On his radio program a while ago, Dr. David Jeremiah suggested there are four different things to do with a grudge: Curse it. Rehearse it. Nurse it. Or reverse it. And we’ve probably done each of these at one time or another. 

We curse a grudge every time we see the offending party and feel a renewed surge of negative emotions. We rehearse it by reminding ourselves of the harm done, what happened, when it happened and by whom, and how it felt. We nurse it by treating the grudge as some cherished possession, refusing to let it go for fear the wrong won’t somehow be avenged.

Or we can reverse it, recognizing that hanging onto a grudge typically brings more harm to ourselves than to the one we feel is deserving of our wrath. In presenting His model prayer – what we know as “the Lord’s Prayer” – Jesus instructed us to ask God to “forgive us our trespasses as we forgive those who trespass against us” (Matthew 6:12).

He also said, a few verses later, For if you forgive men their trespasses, your Heavenly Father will also forgive you. But if you do not forgive men their trespasses, neither will your Father forgive yours” (Matthew 6:14-15). 

When I read those words, I want to respond, “But Lord, You don’t understand. After what they did (or said) to me, how can I offer forgiveness?” Then I remember Jesus on the cross, enduring the most cruel, excruciating form of execution, and yet being able to say of His executioners, Father, forgive them, for they do not know what they are doing” (Luke 23:34).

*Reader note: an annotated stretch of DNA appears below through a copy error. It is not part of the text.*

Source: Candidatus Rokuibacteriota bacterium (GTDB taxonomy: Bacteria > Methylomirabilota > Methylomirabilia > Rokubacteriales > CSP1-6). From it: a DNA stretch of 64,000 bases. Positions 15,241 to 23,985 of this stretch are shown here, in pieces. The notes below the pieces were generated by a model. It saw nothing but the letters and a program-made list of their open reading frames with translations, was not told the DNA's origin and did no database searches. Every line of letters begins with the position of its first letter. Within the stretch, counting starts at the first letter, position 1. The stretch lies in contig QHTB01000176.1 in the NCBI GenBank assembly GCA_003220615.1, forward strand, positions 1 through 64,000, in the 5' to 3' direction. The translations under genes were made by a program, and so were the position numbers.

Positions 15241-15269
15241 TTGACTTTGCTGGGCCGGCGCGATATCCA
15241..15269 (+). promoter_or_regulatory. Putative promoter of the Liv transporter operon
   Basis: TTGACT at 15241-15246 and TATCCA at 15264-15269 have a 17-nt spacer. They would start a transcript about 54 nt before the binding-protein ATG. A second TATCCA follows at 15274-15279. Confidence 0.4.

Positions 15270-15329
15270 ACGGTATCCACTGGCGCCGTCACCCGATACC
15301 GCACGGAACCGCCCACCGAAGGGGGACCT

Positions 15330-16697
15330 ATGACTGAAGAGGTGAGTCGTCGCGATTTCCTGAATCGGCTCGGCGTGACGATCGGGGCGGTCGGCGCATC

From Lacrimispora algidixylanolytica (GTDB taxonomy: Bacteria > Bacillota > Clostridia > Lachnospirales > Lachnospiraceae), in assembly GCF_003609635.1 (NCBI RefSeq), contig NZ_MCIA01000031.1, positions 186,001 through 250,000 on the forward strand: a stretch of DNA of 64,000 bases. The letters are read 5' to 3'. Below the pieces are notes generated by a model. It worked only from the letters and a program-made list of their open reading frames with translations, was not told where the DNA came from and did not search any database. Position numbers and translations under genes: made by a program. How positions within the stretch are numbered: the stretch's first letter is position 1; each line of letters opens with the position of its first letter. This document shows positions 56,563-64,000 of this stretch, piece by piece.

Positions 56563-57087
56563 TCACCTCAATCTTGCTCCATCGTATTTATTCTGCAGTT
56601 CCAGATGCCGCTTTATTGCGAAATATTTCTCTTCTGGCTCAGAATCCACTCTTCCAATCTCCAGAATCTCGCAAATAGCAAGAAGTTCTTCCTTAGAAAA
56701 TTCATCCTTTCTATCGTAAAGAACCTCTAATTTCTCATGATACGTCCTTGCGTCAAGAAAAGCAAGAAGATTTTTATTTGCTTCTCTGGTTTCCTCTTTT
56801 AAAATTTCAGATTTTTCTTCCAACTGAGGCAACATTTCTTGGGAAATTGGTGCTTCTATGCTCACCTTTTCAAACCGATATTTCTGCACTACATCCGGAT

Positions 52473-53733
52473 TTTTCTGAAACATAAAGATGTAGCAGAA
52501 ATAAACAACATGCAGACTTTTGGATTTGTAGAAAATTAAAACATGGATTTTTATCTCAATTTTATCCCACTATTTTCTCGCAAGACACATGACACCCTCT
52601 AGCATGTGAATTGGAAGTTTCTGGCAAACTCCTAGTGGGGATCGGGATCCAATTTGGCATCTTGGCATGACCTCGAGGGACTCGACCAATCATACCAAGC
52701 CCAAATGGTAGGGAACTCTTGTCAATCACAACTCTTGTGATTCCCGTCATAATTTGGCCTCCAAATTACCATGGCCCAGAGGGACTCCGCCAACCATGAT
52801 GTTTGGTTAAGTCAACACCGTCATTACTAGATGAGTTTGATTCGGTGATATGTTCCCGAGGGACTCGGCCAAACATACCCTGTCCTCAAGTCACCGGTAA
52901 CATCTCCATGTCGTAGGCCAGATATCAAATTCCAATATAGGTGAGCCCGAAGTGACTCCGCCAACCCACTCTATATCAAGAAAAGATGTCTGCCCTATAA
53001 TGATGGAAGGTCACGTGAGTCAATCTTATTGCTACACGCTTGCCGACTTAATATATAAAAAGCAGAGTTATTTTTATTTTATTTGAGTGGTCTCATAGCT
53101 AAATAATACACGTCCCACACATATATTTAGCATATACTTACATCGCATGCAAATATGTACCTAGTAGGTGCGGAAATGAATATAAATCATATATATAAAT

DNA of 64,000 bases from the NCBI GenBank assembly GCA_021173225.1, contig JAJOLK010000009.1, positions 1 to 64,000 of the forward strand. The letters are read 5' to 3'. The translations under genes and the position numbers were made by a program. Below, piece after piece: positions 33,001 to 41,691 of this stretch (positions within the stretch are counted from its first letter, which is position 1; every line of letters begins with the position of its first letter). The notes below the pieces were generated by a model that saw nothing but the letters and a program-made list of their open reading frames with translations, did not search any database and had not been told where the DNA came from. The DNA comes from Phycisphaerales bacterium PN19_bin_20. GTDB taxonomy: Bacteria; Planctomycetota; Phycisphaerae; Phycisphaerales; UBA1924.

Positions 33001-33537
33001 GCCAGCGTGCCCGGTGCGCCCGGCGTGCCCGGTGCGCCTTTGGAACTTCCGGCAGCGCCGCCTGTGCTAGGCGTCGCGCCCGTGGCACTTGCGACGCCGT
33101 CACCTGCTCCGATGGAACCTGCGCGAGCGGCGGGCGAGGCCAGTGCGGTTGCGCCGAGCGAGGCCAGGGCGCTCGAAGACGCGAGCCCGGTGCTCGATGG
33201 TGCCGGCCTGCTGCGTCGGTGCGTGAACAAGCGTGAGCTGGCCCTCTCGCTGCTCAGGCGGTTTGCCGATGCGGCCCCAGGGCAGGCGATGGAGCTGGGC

In harboring ill will toward those who have offended or harmed us, our behavior mirrors theirs. As Dr. Jeremiah said, “Our enemy overcomes us when we become like our enemy.”

But where’s the vengeance, the making amends, if we willfully relinquish our “right” to harbor what seem to be well-deserved grudges? First of all, God declared, “Vengeance is mine” (Hebrews 10:30). Before we can utter our collective, “Yeah, but…”, we read about those to whom this admonition was originally addressed:
Remember those earlier days after you had received the light, when you endured in a great conflict full of suffering. Sometimes you were publicly exposed to insult and persecution; at other times you stood side by side with those who were so treated. You suffered along with those in prison and joyfully accepted the confiscation of your property, because you knew that you yourselves had better and lasting possessions [in heaven]” (Hebrews 10:32-34).

If anyone had justifiable cause to nurse a grudge, it was those folks. But God insisted He alone had the right to judge, and avenge if necessary.

There’s one more reason for being willing to release grudges, even toward those who make no secret of their malice toward us. King Solomon made this startling observation: If your enemy is hungry, give him food to eat; if he is thirsty, give him water to drink. In doing this, you will heap burning coals on his head, and the Lord will reward you” (Proverbs 25:21-22).

Some have said, “Don’t get mad. Get even.” But as followers of Christ, we have a third option: Get free. We don’t have to remain in bondage to destructive feelings; we can release them and entrust them to our just and faithful God.

Monday, November 5, 2018

Our Story, History, and His Story